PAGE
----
Friday, January 19, 2001
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Posted on: Friday, January 19, 2001

Nowhere else to go, Kanaha beach families say

By Timothy Hurley
Advertiser Maui County Bureau

KAHULUI, Maui — She’s homeless and separated from her husband, caring for her four children amid the flies and vermin of the Kanaha Beach Park campground.

Miriam and Charles Ka'auwai and their 2-year-old grandson, Ikaika, are among those who must leave Kanaha Beach Park.

Timothy Hurley • The Honolulu Advertiser

"It’s tough,’’ the woman said, not wanting to give her name. "I want to get out of here already.’’

She has her wish. Maui County told the park’s 70 or so homeless Wednesday they must find a new place to live by Feb. 9 because of unsanitary conditions at the campground. County officials said that on the advice of the state Health Department, they’re going to bulldoze the area and clean it over a period of two months before reopening the grounds.

But there’s one problem.

"I don’t know where to go,’’ the woman said, shrugging.

More than a dozen of the homeless campers said the same thing yesterday, many of them with bitterness in their voices. Most of the them accused Mayor James "Kimo’’ Apana of pledging to help them find another place to live but failing to come through.

"Promises were made and promises were broken,’’ said Bonita Reyno, who’s been camping with her husband and four dogs a few paces from one of Maui’s premier windsurfing beaches.

But Apana yesterday said he did everything he could to get the Kanaha homeless back on their feet, including recruiting help from several social service agencies and helping them to obtain federal housing assistance.

The saga of the Kanaha homeless apparently began last summer when the county rounded up the legion of permanent campers along the shoreline between Kanaha and Kahului Harbor and told them they could stay at the park campground.

The catch was they could stay for only three days with a permit, like any other campground user.

After the group reluctantly moved in, a contingent of the campers decided to meet with Apana to seek a time extension. The mayor agreed and eventually offered fee waivers and more time extensions.

Apana told the group the county was looking to establish an "eats and sheets’’ facility providing temporary housing and meals for the homeless. He said the campers could stay at the campground while the search for a building was on, as long it was kept clean and police calls were minimized.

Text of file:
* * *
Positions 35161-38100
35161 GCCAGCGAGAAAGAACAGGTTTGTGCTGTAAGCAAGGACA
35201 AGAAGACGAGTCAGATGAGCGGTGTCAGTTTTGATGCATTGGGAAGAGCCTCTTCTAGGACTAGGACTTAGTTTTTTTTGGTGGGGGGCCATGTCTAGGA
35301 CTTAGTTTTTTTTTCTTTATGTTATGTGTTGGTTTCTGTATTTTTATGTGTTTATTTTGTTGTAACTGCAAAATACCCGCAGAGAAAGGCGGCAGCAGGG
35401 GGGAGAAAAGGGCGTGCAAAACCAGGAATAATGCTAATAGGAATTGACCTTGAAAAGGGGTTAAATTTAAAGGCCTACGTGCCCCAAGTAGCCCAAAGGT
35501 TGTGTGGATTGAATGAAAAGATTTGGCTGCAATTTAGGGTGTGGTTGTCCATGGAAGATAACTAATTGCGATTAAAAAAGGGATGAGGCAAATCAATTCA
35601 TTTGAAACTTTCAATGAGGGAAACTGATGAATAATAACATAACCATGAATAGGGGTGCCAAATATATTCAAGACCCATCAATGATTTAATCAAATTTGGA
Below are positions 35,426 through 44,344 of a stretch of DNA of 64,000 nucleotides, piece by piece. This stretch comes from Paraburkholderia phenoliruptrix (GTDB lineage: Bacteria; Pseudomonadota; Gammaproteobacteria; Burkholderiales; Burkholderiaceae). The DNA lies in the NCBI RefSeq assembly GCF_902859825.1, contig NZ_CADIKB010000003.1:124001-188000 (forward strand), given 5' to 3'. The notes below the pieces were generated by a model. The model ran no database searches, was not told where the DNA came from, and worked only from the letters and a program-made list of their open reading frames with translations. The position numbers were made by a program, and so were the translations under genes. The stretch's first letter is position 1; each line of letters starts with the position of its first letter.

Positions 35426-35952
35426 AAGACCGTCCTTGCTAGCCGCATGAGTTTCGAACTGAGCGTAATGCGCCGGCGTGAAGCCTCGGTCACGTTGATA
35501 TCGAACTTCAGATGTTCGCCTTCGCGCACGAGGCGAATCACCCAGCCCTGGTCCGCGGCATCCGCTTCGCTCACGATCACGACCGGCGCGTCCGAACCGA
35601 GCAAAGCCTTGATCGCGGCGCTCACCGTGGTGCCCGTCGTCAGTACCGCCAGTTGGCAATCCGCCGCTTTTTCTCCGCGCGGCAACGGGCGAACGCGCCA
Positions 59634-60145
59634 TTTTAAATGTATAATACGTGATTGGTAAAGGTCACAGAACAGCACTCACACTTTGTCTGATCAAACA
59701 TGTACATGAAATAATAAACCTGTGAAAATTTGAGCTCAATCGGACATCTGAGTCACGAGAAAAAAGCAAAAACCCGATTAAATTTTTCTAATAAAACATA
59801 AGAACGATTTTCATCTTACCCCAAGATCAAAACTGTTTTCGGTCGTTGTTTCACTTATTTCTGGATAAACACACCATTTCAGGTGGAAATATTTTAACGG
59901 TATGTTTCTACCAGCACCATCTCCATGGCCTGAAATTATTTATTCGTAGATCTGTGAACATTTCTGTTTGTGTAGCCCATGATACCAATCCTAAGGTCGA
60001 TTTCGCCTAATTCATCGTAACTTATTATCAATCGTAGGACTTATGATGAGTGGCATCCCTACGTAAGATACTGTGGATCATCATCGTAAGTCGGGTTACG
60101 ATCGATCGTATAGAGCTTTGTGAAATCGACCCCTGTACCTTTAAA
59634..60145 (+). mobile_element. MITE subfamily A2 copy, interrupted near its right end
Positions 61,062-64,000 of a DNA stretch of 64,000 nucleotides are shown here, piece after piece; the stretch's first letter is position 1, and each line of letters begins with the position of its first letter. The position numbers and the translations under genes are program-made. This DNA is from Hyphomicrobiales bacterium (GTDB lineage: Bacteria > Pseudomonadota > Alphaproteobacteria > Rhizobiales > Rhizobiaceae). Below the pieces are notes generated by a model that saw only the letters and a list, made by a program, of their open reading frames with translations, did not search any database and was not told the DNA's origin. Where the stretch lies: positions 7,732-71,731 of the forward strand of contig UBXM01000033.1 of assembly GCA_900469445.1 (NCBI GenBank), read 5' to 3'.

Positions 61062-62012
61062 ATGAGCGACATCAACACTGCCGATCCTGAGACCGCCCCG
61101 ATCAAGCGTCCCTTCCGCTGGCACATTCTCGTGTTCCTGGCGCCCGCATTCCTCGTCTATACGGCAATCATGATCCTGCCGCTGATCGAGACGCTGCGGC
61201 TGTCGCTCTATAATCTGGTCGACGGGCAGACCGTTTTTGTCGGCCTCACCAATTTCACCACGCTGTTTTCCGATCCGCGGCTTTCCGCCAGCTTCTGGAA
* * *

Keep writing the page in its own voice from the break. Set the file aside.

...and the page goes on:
The group failed on both accounts, according to the mayor. Not only is there too much animal waste and rubbish at the park, he said, but the police responded to many reports of crime, including thefts, disorderly conduct and sexual assaults. The park, he said, has become unsafe for both campers and visitors to the beach.

But nearly all of the homeless yesterday disputed the mayor’s assertions.

"Unsanitary? The unsanitary is right there,’’ said former construction worker Charles Kaauwai, pointing to the ocean. "Smell that limu?’’

Kaauwai and others said the campground was a mess before they arrived. Now, the grass is regularly trimmed by the campers.

As for the crimes, several admitted that the police had been to visit on several occasions. But they said the calls weren’t for anything major.

"It’s just like any other neighborhood,’’ said a 32-year-old man who lives with his girlfriend under a multi-colored tangle of tarps. "We pretty much get along and respect each other.’’

But Moki Keanini, 26, said she’s glad she’s moving. She said she’s worried about the escalating violence.

"It’s not good for the kids to see it,’’ she said.

Originally from Molokai, Keanini said her family spent two years at another encampment at Maalaea in South Maui before they were forced to move by the landowner. They ended up on Maui’s north shore near Kanaha.

Being forced to move "comes with the territory’’ and she’s come to expect it. She said her family will probably just pack up their things and move to another beach.

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